• Sat. May 14th, 2022

Nunavik teachers and school support staff will receive more benefits

ByJulie J. Helfer

Mar 22, 2022

New collective agreements offering food and travel benefits to locally hired education staff

Updated on Tuesday, March 22, 2022 at 8:15 p.m.

The new collective agreements between the Nunavik School Board and the unions that represent its teachers and support staff will include more benefits for locally hired employees, says Sarah Aloupa, president of Kativik Ilisarniliriniq.

The deal for the teachers was announced last Thursday in a statement. The following day, the deal for support staff, such as janitors, cooks, drivers and maintenance workers, was announced. Neither agreement has yet been ratified by union members. Salaries for education workers in Quebec are determined by the province, as opposed to local collective agreements, according to Jade Bernier, communications coordinator for Kativik Ilisarniliriniq.

Aloupa says the new agreements are a step in the right direction to close the gap in working conditions and benefits for locally hired staff and workers who come from the south.

“We never have a level playing field for locally hired staff,” she said. “Our local employees, like our Inuit teachers, had no benefits like those who are hired outside our region and who are not Inuit.

Among the benefits, the new agreements offer a cashable food transportation allowance to cover the cost of groceries or shipping food. There is also a transportation allowance to allow employees to go out on Nunavik territory.

One of the other benefits is a housing allowance for locally hired teachers, which Aloupa says will provide housing assistance to employees. Building more housing for education staff in the north, however, is a bigger infrastructure need, she added.

“Although we are not starting to build houses for our locally hired staff, we will be able to allocate housing assistance,” she said.

Larry Imbeault, president of the Association of Employees of Northern Quebec, was part of the negotiations of the agreement. He says he is more satisfied with this agreement than with all previous contracts.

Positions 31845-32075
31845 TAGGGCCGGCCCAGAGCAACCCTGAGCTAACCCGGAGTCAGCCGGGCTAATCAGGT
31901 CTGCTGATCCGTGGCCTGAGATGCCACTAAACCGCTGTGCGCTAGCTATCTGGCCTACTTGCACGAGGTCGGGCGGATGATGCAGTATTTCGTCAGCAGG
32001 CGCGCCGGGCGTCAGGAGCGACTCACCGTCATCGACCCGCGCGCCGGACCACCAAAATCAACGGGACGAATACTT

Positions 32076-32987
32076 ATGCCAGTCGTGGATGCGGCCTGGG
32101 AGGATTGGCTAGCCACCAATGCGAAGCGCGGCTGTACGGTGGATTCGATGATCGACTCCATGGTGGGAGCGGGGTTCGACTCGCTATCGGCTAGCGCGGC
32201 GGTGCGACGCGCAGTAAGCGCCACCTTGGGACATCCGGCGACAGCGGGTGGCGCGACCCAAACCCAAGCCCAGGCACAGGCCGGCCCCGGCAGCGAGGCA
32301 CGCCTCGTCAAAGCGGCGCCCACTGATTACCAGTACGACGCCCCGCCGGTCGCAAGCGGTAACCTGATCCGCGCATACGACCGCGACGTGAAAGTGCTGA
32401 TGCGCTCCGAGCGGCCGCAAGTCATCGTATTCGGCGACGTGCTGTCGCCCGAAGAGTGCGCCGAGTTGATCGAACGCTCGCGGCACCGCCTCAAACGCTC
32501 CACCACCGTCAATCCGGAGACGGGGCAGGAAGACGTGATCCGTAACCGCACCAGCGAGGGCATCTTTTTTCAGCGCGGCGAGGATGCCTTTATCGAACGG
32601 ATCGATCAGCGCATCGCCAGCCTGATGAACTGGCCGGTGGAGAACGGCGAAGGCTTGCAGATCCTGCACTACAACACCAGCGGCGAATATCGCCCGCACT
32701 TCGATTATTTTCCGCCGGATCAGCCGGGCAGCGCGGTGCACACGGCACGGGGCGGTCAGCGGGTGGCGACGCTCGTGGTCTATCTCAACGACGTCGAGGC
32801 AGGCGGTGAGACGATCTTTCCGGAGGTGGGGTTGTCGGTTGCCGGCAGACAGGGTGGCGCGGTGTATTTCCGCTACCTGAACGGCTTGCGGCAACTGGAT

“One of our battles for so many rounds of negotiations has been to close the gap between the working conditions of locally hired employees and those hired from the South,” Imbeault said. “Their working conditions are now more similar, they are not 100% identical, but we have at least closed the gap.”

Imbeault says he expects union members to ratify the agreements.

In addition to providing benefits to locally hired teachers who are currently employed, Aloupa says she hopes the new benefits, which will take effect at the next school, will attract more people from Nunavik to work in education in the region. .

“I hope to see more Inuit apply to our job postings down the road, as they usually go to other organizations that have more benefits and better working conditions,” she said. . “We have never offered this kind of working conditions in the past, so hopefully it will have a positive impact.”

Following the agreements for teachers and support staff, negotiations are also being finalized for benefits for the school’s professional staff such as counselors and social workers.

Correction: This article has been updated from a previous version to remove incorrect information about expenses covered by the travel allowance.